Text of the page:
Volume 7 Supplement 1

8th International Conference on Conservative Management of Spinal Deformities and SOSORT 2011 Annual Meeting

Open Access

Is the surface topography a helpful tool for the management of scoliosis?

  • D Papadopoulos1
Scoliosis20127(Suppl 1):O17

https://doi.org/10.1186/1748-7161-7-S1-O17

Published: 27 January 2012

Background

The aim is to reveal the importance of surface topography in complement to the x-rays [1, 2].

Material and methods

We have used the Formetric 4D-Dicom II system, which is supplied also with lateral Cobb angle measurement. We have examined 616 patients (432 females and 184 males), age 5 y to 21 y. The patients have been visited clinically by inspection, Adams forward bending test and Perdriolle scoliometer. We have fit, to every patient, 4-8 reflectors on the apex of T1 through L4 spinal process and 2 shoulder reflectors to get the possibility for lateral Cobb angle measurement with the Formetric 4D.

Results

We had various data through surface topography. Torsion, rotation, shoulder tilt, etc, but we have insisted on the Cobb angle measurement. We had a >95% accuracy in Scoliosis between 22° and 65° Cobb angle. The accuracy was lower, between 95% to 70%, if the measured curve was > 65° and very poor, less than 50%, when the curve was < than 20° in x-rays. As it concerns the Kyphosis, the cob angle was very accurate as it was exceeded 90%.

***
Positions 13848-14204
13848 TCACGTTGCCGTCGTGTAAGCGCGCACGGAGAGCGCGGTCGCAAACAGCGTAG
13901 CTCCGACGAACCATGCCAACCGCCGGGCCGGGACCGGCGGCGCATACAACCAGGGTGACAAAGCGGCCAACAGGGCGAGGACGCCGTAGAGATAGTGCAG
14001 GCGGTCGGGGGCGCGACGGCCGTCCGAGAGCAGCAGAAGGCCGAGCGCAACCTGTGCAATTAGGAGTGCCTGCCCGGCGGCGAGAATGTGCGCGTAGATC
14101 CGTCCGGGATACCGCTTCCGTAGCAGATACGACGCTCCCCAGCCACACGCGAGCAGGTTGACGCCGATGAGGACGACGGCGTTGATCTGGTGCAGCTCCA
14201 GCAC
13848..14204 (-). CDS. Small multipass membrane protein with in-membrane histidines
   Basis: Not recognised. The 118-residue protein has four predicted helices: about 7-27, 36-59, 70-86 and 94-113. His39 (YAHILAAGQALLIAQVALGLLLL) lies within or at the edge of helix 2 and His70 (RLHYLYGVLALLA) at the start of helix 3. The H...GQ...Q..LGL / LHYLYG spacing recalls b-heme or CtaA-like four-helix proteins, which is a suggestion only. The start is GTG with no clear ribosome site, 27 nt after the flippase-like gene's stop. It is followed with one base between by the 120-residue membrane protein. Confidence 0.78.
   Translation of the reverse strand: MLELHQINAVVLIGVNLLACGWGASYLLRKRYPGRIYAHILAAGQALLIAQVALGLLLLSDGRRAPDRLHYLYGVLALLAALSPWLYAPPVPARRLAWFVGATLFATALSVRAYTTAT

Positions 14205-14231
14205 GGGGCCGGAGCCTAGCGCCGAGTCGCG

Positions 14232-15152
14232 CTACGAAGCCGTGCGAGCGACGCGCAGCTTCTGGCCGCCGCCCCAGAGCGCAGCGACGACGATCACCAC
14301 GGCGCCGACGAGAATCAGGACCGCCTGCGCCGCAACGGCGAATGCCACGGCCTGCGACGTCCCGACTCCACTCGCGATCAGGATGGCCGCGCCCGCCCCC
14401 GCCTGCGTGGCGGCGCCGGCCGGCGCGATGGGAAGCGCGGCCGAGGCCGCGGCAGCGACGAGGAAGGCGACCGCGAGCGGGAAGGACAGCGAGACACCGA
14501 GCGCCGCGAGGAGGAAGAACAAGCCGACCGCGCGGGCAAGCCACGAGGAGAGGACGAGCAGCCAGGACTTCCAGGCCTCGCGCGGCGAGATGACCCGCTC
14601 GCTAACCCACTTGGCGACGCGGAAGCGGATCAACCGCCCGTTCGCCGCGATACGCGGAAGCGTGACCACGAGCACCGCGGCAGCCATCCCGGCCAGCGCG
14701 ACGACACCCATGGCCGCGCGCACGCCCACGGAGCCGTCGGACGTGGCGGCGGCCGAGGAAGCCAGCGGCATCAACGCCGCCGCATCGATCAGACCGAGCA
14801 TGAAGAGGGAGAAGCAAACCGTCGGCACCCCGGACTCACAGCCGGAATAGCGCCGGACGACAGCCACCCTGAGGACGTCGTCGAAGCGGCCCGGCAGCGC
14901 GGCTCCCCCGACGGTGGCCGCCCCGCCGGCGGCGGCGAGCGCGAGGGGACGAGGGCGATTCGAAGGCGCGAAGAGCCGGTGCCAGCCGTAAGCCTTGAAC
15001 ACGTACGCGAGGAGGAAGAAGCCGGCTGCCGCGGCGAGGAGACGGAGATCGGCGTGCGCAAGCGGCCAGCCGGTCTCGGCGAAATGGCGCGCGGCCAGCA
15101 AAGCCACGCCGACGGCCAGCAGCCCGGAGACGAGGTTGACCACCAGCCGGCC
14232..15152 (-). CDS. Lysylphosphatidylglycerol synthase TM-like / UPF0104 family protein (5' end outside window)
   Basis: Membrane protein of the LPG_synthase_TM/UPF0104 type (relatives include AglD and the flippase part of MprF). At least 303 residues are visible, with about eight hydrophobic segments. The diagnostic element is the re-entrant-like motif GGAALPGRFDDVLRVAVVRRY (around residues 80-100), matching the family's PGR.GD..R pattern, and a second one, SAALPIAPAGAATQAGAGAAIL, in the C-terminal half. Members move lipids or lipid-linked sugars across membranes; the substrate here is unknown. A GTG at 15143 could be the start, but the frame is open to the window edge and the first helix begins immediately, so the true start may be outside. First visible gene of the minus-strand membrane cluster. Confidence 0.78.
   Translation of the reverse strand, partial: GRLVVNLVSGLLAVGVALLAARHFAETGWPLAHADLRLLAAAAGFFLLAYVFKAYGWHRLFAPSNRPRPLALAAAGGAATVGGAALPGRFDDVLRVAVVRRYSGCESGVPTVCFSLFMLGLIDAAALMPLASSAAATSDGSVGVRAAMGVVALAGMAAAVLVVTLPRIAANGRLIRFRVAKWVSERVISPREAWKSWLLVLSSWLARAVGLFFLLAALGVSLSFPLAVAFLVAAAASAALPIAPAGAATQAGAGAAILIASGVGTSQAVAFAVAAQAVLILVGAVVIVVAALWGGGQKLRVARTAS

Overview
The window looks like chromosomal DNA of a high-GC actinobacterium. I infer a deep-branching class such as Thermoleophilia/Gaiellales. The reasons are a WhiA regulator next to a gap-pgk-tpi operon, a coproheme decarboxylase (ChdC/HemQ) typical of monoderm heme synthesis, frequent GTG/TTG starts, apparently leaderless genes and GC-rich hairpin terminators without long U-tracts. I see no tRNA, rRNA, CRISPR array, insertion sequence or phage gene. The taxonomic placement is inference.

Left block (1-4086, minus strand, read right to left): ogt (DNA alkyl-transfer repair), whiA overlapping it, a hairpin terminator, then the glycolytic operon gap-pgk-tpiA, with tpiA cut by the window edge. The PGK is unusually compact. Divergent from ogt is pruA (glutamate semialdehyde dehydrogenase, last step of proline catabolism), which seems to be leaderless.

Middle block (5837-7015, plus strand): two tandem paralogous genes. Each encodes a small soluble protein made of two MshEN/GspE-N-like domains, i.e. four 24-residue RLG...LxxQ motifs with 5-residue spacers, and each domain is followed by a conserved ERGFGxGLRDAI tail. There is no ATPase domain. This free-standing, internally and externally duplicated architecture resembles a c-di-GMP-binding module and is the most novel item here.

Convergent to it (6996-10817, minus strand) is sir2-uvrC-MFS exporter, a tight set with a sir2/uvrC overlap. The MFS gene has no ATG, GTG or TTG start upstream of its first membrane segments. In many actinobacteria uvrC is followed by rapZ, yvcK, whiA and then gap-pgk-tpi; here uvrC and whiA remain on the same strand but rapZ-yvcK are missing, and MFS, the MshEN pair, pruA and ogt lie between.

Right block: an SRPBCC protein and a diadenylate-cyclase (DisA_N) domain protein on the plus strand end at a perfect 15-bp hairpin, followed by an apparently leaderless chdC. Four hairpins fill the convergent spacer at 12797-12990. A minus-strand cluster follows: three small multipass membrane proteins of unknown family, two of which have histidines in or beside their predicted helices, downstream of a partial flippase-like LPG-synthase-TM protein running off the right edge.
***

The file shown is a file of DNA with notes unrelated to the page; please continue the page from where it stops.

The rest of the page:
Conclusions

We believe that the surface topography is a precious tool for the diagnosis and follow up of a complex three dimensional skeletal deformity, such as scoliosis. The accuracy of the Cobb angle measurement is excellent and we believe that we must move to the next step, which is the 3D dimension.

Authors’ Affiliations

(1)
SPONDYLOS Laser Spine Lab

References

  1. Hackenberg L, Hierholzer E, Liljenqvist U: Accuracy of rasterstereography versus radiography after anterior correction and fusion. Stud Health Technol Inform. 2002, 91: 241-5.PubMedGoogle Scholar
  2. Hierholzer E, Hackenberg L: Three-dimensional shape analysis of the scoliotic spine using MR tomography and rasterstereography. Stud Health Technol Inform. 2002, 91: 284-9.Google Scholar

Copyright

© Papadopoulos; licensee BioMed Central Ltd. 2012

This article is published under license to BioMed Central Ltd. This is an open access article distributed under the terms of the Creative Commons Attribution License (http://creativecommons.org/licenses/by/2.0), which permits unrestricted use, distribution, and reproduction in any medium, provided the original work is properly cited.

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